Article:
Further north is in Okinawa is Onna, which has one of the best-known scuba diving spots, while Nago which is a great location if you want to visit attractions and the marine park.
In Onna you will find one of the best Okinawa beach resorts. The ANA InterContinental Manza Beach Resort hotel is in an enviable spot surrounded by the ocean and with a private beach. The excellent Hotel Monterey Okinawa Spa & Resort offers a wide range of activities, while the superb Sheraton Sunmarina Okinawa Resort hotel has facilities for families and sports lovers.
One of the top-rated hotels in Nago is the Kanehide Kise Beach Palace, which has large rooms, sea views and sits on a sandy beach.
What you need to know about travelling around Okinawa
There isn’t yet a good public transport infrastructure in Okinawa and taxis are expensive, so the best way to travel around in Okinawa is by car.
The fantastic staff at our hotel booked us in at an Okinawa car rental place nearby so we could set off on an Okinawa road trip to explore the island.
In Japan, people drive on the left and the roads have a relatively low speed limit. For this reason, even with a car, we found it took longer than expected to visit places. However, in general the local drivers are calm and polite which makes driving in Okinawa quite pleasant, even if you are not used to driving on the left.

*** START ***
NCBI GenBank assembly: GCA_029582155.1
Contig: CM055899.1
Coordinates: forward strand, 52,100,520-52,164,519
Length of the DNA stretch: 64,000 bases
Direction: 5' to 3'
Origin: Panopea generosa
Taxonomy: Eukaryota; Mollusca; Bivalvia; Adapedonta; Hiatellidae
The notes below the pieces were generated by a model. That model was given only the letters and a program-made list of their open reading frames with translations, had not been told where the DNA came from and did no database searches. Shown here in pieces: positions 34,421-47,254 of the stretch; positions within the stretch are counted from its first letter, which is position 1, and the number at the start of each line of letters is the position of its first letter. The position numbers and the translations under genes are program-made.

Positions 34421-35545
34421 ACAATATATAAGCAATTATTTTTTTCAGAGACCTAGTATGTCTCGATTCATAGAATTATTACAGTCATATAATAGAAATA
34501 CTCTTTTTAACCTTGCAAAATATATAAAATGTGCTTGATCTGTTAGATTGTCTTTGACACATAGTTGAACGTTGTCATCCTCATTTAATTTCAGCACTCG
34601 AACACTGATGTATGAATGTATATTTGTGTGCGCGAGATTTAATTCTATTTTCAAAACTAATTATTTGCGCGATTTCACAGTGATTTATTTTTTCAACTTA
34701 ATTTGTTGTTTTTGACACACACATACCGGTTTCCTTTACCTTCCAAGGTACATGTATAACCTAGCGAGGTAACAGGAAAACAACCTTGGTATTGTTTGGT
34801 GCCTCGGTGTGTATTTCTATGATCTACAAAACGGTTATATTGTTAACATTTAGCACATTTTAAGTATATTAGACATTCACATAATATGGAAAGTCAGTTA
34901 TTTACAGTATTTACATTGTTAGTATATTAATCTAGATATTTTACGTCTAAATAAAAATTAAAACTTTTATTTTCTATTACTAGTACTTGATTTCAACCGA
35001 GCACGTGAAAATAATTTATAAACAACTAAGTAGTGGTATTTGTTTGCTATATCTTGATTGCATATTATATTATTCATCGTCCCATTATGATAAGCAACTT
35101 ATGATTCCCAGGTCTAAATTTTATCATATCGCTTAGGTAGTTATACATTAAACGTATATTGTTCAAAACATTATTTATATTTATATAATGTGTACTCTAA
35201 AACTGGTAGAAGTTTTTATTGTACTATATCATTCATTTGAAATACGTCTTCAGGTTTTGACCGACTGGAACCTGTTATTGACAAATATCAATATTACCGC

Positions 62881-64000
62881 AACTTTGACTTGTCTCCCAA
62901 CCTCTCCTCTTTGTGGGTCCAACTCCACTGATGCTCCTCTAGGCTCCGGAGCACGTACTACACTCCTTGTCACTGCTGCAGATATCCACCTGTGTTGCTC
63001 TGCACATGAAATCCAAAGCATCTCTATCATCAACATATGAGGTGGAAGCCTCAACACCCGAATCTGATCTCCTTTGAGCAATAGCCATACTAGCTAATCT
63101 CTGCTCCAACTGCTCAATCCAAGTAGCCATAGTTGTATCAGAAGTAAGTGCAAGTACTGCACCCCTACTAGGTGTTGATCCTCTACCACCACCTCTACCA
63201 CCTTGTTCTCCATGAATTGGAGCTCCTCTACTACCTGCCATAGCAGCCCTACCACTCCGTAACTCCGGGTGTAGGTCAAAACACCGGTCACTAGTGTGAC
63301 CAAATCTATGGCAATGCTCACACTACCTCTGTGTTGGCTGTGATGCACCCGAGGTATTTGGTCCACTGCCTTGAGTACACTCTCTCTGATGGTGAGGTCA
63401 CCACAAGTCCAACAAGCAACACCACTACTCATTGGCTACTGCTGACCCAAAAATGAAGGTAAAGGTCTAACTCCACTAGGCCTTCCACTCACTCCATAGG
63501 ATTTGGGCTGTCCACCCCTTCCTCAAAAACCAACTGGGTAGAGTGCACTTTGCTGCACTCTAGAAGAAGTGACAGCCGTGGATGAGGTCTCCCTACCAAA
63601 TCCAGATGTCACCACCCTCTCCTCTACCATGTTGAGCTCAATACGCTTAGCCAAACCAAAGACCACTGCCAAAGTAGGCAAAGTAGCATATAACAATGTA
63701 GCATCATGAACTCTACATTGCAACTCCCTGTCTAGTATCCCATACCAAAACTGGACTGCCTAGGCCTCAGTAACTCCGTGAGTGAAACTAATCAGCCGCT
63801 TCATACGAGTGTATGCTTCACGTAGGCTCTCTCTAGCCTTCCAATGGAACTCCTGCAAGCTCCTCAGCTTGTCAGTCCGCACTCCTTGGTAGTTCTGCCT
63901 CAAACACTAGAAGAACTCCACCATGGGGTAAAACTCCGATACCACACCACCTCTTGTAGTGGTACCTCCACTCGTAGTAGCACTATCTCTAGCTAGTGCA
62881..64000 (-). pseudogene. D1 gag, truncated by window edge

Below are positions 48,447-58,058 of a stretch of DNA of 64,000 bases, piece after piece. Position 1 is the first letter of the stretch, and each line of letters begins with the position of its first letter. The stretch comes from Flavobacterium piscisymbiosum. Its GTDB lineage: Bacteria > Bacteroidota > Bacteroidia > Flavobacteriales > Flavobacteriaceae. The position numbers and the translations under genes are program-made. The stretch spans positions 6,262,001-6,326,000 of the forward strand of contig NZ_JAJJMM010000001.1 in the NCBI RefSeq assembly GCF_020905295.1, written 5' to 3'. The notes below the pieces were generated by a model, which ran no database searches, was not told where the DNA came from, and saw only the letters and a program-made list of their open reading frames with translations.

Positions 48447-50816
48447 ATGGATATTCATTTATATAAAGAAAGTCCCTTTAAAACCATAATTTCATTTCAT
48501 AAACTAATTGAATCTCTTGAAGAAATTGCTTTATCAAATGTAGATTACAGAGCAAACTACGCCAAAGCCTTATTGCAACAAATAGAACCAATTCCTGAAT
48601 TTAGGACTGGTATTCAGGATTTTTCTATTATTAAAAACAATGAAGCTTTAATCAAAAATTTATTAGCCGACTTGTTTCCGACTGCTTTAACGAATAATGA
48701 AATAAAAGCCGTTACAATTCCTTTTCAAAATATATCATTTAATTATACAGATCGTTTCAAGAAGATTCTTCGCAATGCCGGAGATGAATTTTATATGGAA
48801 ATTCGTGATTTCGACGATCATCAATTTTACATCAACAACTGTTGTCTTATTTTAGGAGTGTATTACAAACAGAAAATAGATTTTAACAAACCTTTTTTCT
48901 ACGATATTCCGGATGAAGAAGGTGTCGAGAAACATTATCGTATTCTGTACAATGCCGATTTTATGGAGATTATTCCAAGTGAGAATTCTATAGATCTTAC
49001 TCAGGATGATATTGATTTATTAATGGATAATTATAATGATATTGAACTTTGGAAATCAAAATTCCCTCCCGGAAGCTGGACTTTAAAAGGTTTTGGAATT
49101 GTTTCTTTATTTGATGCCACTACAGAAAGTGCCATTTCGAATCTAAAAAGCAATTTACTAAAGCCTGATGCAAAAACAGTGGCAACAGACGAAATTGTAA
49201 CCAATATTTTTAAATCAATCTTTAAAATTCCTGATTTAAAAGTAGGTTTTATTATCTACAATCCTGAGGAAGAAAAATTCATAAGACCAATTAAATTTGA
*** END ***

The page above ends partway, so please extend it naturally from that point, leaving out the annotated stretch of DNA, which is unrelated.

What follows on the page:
Feast on the unique food in Okinawa
There are unique dishes in Okinawa, thanks to its many international influences. These include taco rice, a Japanese-American fusion inspired by the nearby U.S. military base.
For us, one of the best Okinawa restaurants was a semi-hidden restaurant called Oshino. Here, each table is fixed with its own teppanyaki grill, where your food is cooked in front of you. They even give you a special spatula to cut and serve your meal onto your plate. The restaurant specialises in original versions of teppanyaki dishes.
Everything we ate here was good but my favourite was a Tex-Mex take on Japan’s famous okonomiyaki savoury pancake dish, which you won’t find anywhere else in the country.
In the wake of World War II, Spam, the famous U.S. tinned pork brand, was one of the few sources of meat for the islanders and fit is still popular today. In the American Village’s huge Aeon supermarket, you can find many flavours of Spam.
A popular breakfast for Okinawa residents is a Spam sushi sandwich. This breakfast sushi sandwich is rice covered with nori seaweed and filled with egg, Spam and tomato ketchup. It is surprisingly tasty.